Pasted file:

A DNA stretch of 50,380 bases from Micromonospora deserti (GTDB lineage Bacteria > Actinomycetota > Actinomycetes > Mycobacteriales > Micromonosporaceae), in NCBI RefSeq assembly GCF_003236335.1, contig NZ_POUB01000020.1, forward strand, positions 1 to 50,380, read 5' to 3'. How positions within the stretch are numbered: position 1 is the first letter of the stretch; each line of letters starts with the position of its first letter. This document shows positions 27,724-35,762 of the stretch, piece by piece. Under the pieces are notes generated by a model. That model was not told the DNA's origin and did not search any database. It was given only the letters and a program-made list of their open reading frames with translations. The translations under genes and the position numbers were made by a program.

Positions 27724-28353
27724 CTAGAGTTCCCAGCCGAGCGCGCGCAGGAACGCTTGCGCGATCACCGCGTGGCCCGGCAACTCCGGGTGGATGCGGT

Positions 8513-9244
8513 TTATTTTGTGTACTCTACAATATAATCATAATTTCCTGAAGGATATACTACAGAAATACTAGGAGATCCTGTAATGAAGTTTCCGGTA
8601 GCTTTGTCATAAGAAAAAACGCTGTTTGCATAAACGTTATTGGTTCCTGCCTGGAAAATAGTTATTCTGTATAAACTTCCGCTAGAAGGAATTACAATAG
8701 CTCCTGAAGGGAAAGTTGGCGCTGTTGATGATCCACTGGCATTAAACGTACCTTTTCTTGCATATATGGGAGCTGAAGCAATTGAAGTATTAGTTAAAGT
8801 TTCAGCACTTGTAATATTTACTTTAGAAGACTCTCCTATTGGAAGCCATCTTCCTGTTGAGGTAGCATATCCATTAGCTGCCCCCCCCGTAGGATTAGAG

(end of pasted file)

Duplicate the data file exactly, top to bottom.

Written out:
A DNA stretch of 50,380 bases from Micromonospora deserti (GTDB lineage Bacteria > Actinomycetota > Actinomycetes > Mycobacteriales > Micromonosporaceae), in NCBI RefSeq assembly GCF_003236335.1, contig NZ_POUB01000020.1, forward strand, positions 1 to 50,380, read 5' to 3'. How positions within the stretch are numbered: position 1 is the first letter of the stretch; each line of letters starts with the position of its first letter. This document shows positions 27,724-35,762 of the stretch, piece by piece. Under the pieces are notes generated by a model. That model was not told the DNA's origin and did not search any database. It was given only the letters and a program-made list of their open reading frames with translations. The translations under genes and the position numbers were made by a program.

Positions 27724-28353
27724 CTAGAGTTCCCAGCCGAGCGCGCGCAGGAACGCTTGCGCGATCACCGCGTGGCCCGGCAACTCCGGGTGGATGCGGT

Positions 8513-9244
8513 TTATTTTGTGTACTCTACAATATAATCATAATTTCCTGAAGGATATACTACAGAAATACTAGGAGATCCTGTAATGAAGTTTCCGGTA
8601 GCTTTGTCATAAGAAAAAACGCTGTTTGCATAAACGTTATTGGTTCCTGCCTGGAAAATAGTTATTCTGTATAAACTTCCGCTAGAAGGAATTACAATAG
8701 CTCCTGAAGGGAAAGTTGGCGCTGTTGATGATCCACTGGCATTAAACGTACCTTTTCTTGCATATATGGGAGCTGAAGCAATTGAAGTATTAGTTAAAGT
8801 TTCAGCACTTGTAATATTTACTTTAGAAGACTCTCCTATTGGAAGCCATCTTCCTGTTGAGGTAGCATATCCATTAGCTGCCCCCCCCGTAGGATTAGAG